After a teacher in Rocklin says she was bullied by her students when they learned she was gay, current and former LGBTQ students in the school district are sharing similar experiences.

"A huge range of bullying took place at Rocklin High School not just to me but a lot of people," Connor Cook, who graduated from Rocklin High last year, recalled Wednesday night at a school board meeting where a handful of people gathered to show their support for Amy Estes, the teacher who went on mental health leave after she said she was bullied by her students for being gay.

"This ranged from small comments of saying, 'That's gay. You're gay. That's gross.' All the way up to to being threatened with violence...and just at some points being told to kill yourself before they do it for you," he added.

Another student described a time that she brought a pride flag to school. She said a yard monitor told her that the flag was equivalent to a Nazi or confederate flag.

These students chose to speak out after hearing about Estes' story. During their public remarks to the school board, they asked the district to do more to create an inclusive place for everyone.

Earlier this month, Estes wrote on her Facebook page that at the start of the school year she had been cyber-bullied by her students when they learned she was gay. Estes says she repeatedly approached her administrators about the issue at the beginning of the school year, but nothing was done.

"Their response to me was that there was drama and I should let it die down," Estes said in an interview with ABC10.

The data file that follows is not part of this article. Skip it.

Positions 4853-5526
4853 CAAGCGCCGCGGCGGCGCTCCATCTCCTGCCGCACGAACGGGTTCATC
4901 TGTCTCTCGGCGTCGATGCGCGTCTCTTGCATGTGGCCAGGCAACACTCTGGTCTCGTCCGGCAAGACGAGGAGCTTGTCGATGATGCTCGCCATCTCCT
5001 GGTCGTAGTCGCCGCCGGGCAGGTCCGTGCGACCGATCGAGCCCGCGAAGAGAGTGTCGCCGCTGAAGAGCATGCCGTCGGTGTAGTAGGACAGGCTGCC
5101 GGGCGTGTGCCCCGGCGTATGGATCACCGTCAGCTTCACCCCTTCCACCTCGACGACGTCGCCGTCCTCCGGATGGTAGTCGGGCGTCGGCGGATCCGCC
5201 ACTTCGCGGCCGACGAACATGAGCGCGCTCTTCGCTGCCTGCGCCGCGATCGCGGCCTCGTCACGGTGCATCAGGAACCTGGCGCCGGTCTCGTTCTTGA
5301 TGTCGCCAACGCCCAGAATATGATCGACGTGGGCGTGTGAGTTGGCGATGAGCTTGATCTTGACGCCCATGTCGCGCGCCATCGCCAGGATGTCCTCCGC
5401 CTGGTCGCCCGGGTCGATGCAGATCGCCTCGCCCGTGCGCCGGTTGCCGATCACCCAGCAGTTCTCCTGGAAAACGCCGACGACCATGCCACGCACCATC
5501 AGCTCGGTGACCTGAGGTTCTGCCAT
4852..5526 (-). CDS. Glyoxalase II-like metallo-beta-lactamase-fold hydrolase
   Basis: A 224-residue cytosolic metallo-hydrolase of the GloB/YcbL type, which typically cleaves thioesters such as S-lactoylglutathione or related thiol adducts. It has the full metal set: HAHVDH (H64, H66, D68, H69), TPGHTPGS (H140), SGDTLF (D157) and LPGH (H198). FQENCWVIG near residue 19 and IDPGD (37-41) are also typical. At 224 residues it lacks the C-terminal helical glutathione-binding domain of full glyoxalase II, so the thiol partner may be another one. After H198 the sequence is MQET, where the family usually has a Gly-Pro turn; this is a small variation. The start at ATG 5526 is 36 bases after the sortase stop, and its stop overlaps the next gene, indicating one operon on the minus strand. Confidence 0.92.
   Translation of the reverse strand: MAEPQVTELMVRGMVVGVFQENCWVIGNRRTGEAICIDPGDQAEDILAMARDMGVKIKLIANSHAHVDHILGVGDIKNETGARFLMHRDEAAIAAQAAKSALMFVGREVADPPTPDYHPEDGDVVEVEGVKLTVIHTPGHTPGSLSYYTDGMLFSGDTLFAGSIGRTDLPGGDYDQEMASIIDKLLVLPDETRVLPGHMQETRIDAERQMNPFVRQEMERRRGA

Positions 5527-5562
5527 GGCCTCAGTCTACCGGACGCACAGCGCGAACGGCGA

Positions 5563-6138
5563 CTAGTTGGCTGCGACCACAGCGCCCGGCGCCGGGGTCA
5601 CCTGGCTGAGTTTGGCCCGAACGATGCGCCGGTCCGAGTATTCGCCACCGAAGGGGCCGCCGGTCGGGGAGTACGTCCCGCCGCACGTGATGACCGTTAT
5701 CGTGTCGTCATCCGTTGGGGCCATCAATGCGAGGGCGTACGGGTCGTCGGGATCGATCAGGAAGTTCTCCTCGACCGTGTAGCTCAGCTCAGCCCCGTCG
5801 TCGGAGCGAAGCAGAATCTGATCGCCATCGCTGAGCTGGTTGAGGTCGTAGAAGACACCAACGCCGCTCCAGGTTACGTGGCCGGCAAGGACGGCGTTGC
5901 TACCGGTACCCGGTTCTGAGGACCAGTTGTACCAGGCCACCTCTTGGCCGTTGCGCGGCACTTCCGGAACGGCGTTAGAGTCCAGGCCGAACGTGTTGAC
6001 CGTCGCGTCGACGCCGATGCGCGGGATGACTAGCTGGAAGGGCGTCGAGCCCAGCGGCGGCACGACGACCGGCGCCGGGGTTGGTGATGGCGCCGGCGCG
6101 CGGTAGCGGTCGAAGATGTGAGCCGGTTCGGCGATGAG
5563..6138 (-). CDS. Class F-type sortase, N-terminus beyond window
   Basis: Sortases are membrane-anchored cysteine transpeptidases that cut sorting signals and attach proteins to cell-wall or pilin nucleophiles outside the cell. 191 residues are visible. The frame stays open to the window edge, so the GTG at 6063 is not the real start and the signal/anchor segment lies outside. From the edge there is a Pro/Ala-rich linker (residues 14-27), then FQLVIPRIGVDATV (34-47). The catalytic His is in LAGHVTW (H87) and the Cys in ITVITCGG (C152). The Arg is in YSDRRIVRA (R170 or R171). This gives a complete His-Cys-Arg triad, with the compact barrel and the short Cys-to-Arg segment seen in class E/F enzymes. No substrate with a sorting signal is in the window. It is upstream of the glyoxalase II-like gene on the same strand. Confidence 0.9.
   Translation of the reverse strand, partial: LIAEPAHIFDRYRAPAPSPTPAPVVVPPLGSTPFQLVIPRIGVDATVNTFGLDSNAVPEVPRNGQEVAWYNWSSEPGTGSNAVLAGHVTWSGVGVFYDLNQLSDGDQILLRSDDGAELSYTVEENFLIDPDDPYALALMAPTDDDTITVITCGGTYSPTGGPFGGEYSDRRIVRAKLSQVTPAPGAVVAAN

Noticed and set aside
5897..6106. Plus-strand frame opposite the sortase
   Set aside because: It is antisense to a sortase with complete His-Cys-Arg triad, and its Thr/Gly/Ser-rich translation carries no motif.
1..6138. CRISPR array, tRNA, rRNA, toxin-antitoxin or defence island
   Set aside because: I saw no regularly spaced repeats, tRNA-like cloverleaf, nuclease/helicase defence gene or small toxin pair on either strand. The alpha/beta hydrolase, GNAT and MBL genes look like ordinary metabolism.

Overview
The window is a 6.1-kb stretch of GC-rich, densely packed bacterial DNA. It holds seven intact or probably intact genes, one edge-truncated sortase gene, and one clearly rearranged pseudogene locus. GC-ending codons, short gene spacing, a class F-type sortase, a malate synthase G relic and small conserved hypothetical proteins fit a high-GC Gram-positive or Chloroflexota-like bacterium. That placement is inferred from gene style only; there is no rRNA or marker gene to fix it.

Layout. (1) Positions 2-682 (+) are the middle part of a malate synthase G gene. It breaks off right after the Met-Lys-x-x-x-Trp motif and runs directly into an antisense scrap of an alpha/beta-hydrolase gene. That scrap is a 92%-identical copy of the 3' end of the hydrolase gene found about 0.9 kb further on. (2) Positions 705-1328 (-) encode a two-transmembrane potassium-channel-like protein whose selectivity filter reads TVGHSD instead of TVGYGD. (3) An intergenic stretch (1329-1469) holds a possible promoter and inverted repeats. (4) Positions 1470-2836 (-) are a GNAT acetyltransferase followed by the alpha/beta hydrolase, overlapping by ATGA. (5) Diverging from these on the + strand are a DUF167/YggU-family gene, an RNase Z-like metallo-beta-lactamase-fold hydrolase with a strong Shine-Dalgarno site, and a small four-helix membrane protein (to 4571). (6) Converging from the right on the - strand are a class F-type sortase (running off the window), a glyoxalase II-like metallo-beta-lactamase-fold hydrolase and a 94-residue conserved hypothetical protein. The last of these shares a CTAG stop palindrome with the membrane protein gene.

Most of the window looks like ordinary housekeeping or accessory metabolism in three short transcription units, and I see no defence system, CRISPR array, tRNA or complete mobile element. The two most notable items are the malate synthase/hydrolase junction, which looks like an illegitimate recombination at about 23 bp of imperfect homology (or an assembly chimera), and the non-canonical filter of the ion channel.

It only escalated. Estes says students started following her on YouTube and one night she got a comment from a person from Rocklin that read, "Don't be stupid, be a smarty. You can join the Nazi Party. Now accepting dykes."

A few months later, a student who was presenting a project about her perfect Utopian society, said she would make one of her laws "no gay marriage." The teacher says a written portion included other disparaging comments, including the remark "no homos" and it is "Adam and Eve" not "Adam and Steve."

The parents of that student, Lane and Karin Patton, tell ABC10 their daughter Averee O'Connor wrote that comment on her own brainstorming notes that she did not expect to turn into class. They also said she did not intentionally make those comments to offend Estes and that their daughter has a right to her own beliefs.

"Because we don't believe in it doesn't mean it's not hate speech," Karin Patton said. "It's not hate speech to say what we believe."

But Estes says it's not Averee's beliefs that led her to take a leave of absence, rather a series of events and the reactions that followed. (Averee said she did an A on the school project.)

Estes felt that she had no support from the school district, which she had hoped would address her concerns and organize a school-wide lesson on tolerance. She is now working with a lawyer to reach an agreement with the school district and is considering legal action.

During the school board meeting Wednesday night, school board president Todd Lowell said the Rocklin Unified School District is committed to ensuring that "all our students, staff and families feel welcome, safe and supported" and that they "do take any kind of bullying of staff and or students seriously and investigate thoroughly." He said the comments about the alleged bullying are just one side of the story.

While everyone who spoke to the board Wednesday night supported Estes, the Pattons say they support the district "100 percent" and that LGBTQ issues should not be addressed in school.

"My parents have taught me all i need to know," Averee O'Connor said. "I don't think school needs to."

Others, however, like Estes' former student Victora Bonifacio, who attended the school board meeting, say the school district needs to do more to back up their teachers.

"Hearing those hateful comments about her really hurt me," Bonifacio said through tears. "She's a really good person and I would never want that for someone like her."

Follow the conversation on Facebook with Liz Kreutz.